How large is the file?

And I doubt PHP itself it the problem - unless you're doing something
really strange.

--
==================
Remove the "x" from my email address
Jerry Stuckle
JDS Computer Training Corp.
js*******@attglobal.net
==================
Oct 7 '06 #7

P: n/a
Hi,

Jerry Stuckle wrote:
Displaying the 800x600 can be slow - even on a broadband connection.
ok. Then I can live with that.
How large is the file?
Some 100 kb, on average...
And I doubt PHP itself it the problem - unless you're doing something
really strange.
Well, the only thing that really annoys me is the behavior of the page
in which I display some 30 thumbnails, which I create with this code:

if($showasthumb){
// Content type
header('Content-type: image/jpeg');
// Get new dimensions
list($width, $height) = getimagesize($imgname);
if($width>=$height){$new_width = $mwthumbs_width;$new_height =
$height * $new_width / $width;}else{$new_height =
$mwthumbs_height;$new_width = $width * $new_height / $height;}
// Resample
$image_p = imagecreatetruecolor($new_width, $new_height);
imagecopyresampled($image_p, $im, 0, 0, 0, 0, $new_width,
$new_height, $width, $height);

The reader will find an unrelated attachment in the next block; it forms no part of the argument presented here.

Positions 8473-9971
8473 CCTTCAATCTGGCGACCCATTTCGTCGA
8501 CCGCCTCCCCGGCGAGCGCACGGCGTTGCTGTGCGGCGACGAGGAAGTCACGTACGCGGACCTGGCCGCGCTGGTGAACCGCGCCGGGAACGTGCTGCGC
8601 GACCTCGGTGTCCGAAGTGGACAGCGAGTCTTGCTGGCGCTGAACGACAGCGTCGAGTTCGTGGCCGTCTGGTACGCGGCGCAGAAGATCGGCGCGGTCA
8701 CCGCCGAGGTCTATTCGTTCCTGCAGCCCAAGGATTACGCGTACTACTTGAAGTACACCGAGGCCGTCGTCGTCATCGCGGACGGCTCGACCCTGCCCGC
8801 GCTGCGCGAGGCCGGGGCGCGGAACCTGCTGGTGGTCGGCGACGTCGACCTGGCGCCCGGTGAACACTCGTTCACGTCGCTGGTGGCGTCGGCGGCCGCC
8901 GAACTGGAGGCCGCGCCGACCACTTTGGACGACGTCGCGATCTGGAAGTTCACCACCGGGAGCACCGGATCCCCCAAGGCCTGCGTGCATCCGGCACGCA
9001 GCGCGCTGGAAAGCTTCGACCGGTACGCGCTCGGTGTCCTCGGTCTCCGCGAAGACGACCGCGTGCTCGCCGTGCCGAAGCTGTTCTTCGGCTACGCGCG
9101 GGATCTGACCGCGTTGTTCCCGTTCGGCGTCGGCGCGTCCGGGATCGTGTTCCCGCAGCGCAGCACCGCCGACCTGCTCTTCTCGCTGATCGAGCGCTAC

// Output
imagejpeg($image_p, null, 100);
exit();
When the thumbs page is loaded for the first time, it takes a few
moments to load, ok. Then I view an individual image. Then I click back
in the browser. And now: I instantly get to see the whole page with all
the images on it - probably from the cache. And then the browser starts
to reload image after image, rebuilding them line by line, and this
causes a flickering across the screen which takes around 2-3 seconds.

Would there be a way - e.g., a header information - to tell the browser
that these images do not need to be reloaded every single time?

Thanks,
Alex

Oct 7 '06 #8

P: n/a
On 6 Oct 2006 14:30:37 -0700, "Alexander Fischer" <ha***********@hotmail.com>
wrote:
>Any suggestions on how I could make sure that also my PHP-created
images will get cached the same way as static files?
There are various HTTP headers that control caching, such as Cache-Control and
Expires:

http://www.w3.org/Protocols/rfc2616/...4.html#sec14.9
http://www.w3.org/Protocols/rfc2616/....html#sec14.21

If you've started a PHP session then PHP also sends headers to suppress
caching by default; you can override this though:

http://uk2.php.net/session_cache_limiter

Have a look at the headers being returned for your image (for example with the
Live HTTP Headers extension for Firefox, or Fiddler for Internet Explorer).

--
Andy Hassall :: an**@andyh.co.uk :: http://www.andyh.co.uk
http://www.andyhsoftware.co.uk/space :: disk and FTP usage analysis tool
Oct 7 '06 #9